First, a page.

0728UNLcontrolgrasshoppersr.cfm Control grasshoppers now to reduce crop damage
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Control grasshoppers now to reduce crop damage


Large numbers of grasshoppers are damaging crops in parts of Nebraska, so producers should be taking immediate control measures, said a University of Nebraska-Lincoln technologist.

Because vegetation is very succulent, grasshoppers will target alfalfa and soybeans; they'll feed on corn as well, said Research Technologist Dave Boxler of North Platte.

"We like to encourage producers to allow weeds and grass borders to grow rather than mowing or grazing them," Boxler said. "That creates what we call a trap crop. As long as that trap crop area is green, the grasshoppers will stay there, but as soon as it starts to brown, they will move into the fields."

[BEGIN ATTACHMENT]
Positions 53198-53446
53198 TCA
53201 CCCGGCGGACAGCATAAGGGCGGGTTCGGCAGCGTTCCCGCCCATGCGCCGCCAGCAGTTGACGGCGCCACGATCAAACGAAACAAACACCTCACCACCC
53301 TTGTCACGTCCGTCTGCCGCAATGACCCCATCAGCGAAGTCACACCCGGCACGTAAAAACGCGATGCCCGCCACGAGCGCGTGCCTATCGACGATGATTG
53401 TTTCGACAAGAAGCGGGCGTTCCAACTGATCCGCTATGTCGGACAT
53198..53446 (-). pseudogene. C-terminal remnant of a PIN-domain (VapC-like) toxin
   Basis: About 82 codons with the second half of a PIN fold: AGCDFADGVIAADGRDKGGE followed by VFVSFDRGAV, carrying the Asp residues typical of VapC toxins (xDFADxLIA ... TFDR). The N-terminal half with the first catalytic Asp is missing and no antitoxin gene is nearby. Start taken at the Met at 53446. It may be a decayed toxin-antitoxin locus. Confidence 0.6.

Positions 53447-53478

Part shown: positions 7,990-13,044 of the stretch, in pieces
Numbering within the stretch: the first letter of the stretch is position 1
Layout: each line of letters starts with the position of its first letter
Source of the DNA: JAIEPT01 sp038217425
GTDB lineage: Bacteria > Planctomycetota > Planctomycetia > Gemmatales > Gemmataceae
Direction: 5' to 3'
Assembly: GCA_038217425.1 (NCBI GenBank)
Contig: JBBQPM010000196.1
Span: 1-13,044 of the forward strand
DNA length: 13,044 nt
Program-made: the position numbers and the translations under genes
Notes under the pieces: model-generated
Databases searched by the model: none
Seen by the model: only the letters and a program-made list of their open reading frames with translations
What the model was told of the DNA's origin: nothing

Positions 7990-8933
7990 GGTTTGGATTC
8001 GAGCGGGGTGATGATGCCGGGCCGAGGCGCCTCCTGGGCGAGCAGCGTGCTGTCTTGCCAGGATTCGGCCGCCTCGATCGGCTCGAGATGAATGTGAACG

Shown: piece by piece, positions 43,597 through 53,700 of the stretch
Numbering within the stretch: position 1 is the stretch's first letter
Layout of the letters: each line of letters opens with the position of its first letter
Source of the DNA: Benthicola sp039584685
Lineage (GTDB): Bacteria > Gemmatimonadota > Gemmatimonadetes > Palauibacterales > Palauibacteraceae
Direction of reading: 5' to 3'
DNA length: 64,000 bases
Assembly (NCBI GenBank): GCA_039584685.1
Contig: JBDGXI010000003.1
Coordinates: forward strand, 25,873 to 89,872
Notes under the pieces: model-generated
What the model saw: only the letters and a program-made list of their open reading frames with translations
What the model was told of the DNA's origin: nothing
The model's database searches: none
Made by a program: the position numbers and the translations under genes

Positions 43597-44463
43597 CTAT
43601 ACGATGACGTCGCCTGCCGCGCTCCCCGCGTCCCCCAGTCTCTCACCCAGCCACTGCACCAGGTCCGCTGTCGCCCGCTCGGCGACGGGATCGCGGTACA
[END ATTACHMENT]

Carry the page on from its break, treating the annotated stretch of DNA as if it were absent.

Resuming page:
Because of cool temperatures and plenty of moisture, the grasshoppers are younger than they were last year at this time. That's helpful because the younger they are, the easier they are to control, he said.

Right now is the time to target field borders and pastures if they're adjacent to fields. There are large numbers of grasshoppers in pastures and weedy borders, so producers should spray now. To get reasonably good control, spray a minimum of 300 feet into the pastures. Ideally, you would spray 1300 feet, but not everyone can do that.

A number of products are labeled for grasshopper control in crops, but only a few are approved for pastures. If you don't apply the right insecticide, you won't be able to graze the treated area.

Boxler suggested that producers contact their local extension offices or crop consultants to select an insecticide that's labeled for crop and rangeland grasshopper control.

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